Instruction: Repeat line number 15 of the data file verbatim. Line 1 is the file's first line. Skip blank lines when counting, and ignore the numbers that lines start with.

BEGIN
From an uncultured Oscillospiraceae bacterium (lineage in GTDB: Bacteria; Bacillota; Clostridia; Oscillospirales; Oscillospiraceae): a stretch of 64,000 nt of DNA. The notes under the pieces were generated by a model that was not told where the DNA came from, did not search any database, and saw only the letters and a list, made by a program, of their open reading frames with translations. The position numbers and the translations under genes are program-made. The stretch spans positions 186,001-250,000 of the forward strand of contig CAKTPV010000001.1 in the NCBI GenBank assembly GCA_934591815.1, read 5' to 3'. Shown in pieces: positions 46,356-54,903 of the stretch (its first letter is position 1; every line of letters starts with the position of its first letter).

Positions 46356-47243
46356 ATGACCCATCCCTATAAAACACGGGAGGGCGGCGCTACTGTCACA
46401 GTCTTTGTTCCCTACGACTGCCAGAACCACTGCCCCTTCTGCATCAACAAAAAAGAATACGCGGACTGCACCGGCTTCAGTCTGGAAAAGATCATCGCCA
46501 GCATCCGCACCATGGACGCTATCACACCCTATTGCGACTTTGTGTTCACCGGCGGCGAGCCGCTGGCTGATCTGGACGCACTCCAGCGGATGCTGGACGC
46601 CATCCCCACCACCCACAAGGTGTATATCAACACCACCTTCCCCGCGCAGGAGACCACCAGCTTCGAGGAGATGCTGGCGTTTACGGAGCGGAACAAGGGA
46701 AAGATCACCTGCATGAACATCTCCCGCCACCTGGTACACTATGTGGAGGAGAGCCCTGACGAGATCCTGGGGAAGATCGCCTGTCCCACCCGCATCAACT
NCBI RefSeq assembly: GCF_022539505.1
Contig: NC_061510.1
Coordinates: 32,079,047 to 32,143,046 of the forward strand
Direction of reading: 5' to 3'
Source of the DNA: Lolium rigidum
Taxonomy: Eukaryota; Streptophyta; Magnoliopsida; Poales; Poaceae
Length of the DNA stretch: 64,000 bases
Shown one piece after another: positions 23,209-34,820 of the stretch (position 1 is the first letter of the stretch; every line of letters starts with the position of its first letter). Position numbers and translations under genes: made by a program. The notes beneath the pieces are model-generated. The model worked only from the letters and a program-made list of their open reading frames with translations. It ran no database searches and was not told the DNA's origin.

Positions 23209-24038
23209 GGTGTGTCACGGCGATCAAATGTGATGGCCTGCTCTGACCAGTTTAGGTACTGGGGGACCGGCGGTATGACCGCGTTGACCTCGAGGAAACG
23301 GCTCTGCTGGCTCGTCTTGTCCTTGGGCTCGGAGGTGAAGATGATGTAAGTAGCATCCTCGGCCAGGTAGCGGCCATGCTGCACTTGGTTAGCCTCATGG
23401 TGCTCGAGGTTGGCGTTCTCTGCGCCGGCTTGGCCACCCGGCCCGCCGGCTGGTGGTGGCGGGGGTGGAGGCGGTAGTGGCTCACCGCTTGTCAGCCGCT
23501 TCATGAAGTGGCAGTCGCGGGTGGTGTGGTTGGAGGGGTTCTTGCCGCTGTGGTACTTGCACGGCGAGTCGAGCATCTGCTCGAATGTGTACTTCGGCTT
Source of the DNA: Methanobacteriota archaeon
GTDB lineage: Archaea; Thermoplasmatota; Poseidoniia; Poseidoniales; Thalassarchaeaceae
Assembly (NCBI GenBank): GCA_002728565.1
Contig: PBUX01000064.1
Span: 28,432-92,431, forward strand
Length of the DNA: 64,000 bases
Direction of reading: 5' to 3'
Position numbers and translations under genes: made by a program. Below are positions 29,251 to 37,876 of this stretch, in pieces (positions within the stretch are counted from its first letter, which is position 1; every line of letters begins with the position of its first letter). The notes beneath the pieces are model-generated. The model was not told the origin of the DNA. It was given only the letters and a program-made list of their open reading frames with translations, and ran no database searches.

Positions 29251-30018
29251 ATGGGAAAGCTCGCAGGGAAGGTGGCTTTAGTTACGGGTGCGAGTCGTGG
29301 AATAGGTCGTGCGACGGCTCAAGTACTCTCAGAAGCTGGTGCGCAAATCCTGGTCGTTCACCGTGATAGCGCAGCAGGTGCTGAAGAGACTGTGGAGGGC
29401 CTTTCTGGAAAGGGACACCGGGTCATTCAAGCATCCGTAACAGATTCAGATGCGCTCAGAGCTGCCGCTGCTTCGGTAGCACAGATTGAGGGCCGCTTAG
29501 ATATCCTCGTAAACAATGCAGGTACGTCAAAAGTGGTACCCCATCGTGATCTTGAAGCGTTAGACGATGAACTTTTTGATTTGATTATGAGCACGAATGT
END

Shown one piece after another: positions 23,209-34,820 of the stretch (position 1 is the first letter of the stretch; every line of letters starts with the position of its first letter). Position numbers and translations under genes: made by a program. The notes beneath the pieces are model-generated. The model worked only from the letters and a program-made list of their open reading frames with translations. It ran no database searches and was not told the DNA's origin.